Top former Jammeh aide, military commander dies in U.S.

Top former Jammeh aide, military commander dies in U.S.

Major Khalifa Bajinka, a former senior aide to Gambia’s ousted dictator, Yahya Jammeh has died after a prolonged ailment in the United States, family sources say.

Bajinka had been suffering from and bedridden by a reported “chronic pneumonia, been in a coma, and could hear after he woke up but unable to talk” at a hospital in the northeastern city of Boston, Massachusetts.

Banjinka. 48 and his family were offered asylum in 2006 after Jammeh accused the Major of being complicit in the failed March 2006 coup attempt and tried to have him extradited from Nigeria, where he was on training.

According to Wikileaks, The Nigerian government refused, and Bajinka completed his one-year training program.

The United States believes that Mr. Bajinka has knowledge of Jammeh’s nefarious activities, which Washington believes is the reason that Jammeh wants him imprisoned.

Jammeh’s presidential guard unit, which Bajinka once headed has been implicated and primarily blamed for human rights abuses, including torture and killings.

Bajinka first worked in close association with Jammeh from July 1994 to June 1999, when he served as the Aide de Camp (ADC) to the demoralized self-serving ruler.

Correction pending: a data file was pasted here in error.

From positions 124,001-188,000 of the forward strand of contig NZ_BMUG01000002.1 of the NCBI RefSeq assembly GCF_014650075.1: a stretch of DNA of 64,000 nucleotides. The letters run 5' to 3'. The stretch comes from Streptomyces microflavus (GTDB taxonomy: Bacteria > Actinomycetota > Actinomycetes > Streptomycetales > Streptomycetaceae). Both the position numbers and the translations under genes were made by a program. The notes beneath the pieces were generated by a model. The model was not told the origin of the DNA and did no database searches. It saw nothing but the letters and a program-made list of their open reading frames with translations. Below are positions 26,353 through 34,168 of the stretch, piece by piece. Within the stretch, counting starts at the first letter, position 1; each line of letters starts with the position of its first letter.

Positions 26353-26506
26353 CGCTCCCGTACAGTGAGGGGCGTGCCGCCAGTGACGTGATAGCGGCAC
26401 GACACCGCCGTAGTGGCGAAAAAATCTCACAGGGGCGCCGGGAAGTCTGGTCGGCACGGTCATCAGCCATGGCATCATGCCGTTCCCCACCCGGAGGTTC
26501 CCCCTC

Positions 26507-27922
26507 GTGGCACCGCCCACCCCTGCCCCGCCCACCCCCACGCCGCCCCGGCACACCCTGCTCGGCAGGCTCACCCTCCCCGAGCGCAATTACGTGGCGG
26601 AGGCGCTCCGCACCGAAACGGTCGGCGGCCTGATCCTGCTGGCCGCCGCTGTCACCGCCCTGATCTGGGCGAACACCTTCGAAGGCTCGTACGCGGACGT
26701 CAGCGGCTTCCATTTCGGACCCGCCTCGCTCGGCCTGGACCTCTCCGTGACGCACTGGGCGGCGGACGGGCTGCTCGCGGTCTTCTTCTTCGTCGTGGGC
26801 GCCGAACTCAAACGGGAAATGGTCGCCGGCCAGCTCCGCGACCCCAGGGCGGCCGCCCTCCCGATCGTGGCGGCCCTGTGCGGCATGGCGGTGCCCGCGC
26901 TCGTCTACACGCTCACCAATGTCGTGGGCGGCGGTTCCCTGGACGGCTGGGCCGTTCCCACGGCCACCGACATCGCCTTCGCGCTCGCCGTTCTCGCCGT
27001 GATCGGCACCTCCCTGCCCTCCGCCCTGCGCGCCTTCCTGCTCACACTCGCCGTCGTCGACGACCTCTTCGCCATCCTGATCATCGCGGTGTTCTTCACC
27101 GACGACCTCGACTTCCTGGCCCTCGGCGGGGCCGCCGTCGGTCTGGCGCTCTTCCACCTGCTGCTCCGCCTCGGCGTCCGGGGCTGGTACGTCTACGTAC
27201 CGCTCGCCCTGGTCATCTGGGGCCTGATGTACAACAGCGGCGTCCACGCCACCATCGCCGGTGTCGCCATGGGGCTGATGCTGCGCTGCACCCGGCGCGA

He returned to the Presidential Palace as a Staff Officer in the Office of the President from August 2003 to March 2004. During both of these tenures, Bajinka remained on good terms with Jammeh, as he was promoted to Commander of the Presidential Guard in March 2004.

Major Bajinka has denied being complicit or taking part in any such activity and denied taking part in any attempt to oust Jammeh in 2006.

It was in this role as Commander that Bajinka fell out of favor with Jammeh. In early 2005, Bajinka learned that Jammeh was independently utilizing members of his Presidential Guard for arrests, torture, destruction of property, and intimidation of
political rivals.

Specifically, Jammeh created a small four-man team, composed of members of the Presidential Guard who were frequently ordered to carry out nefarious tasks.

“When Bajinka learned of the unit’s activities, he ordered ┬áhis men to stand down on several Jammeh ordered operations, which led to his abrupt reassignment to Army Staff Headquarters in March 2005,” the U.S. Embassy in Dakar noted in a confidential cable to Washington.

U.S. authorities say Bajinka joined the Gambia’s army in 2003 and has studied and earned military degrees or college credit at several universities around the world.

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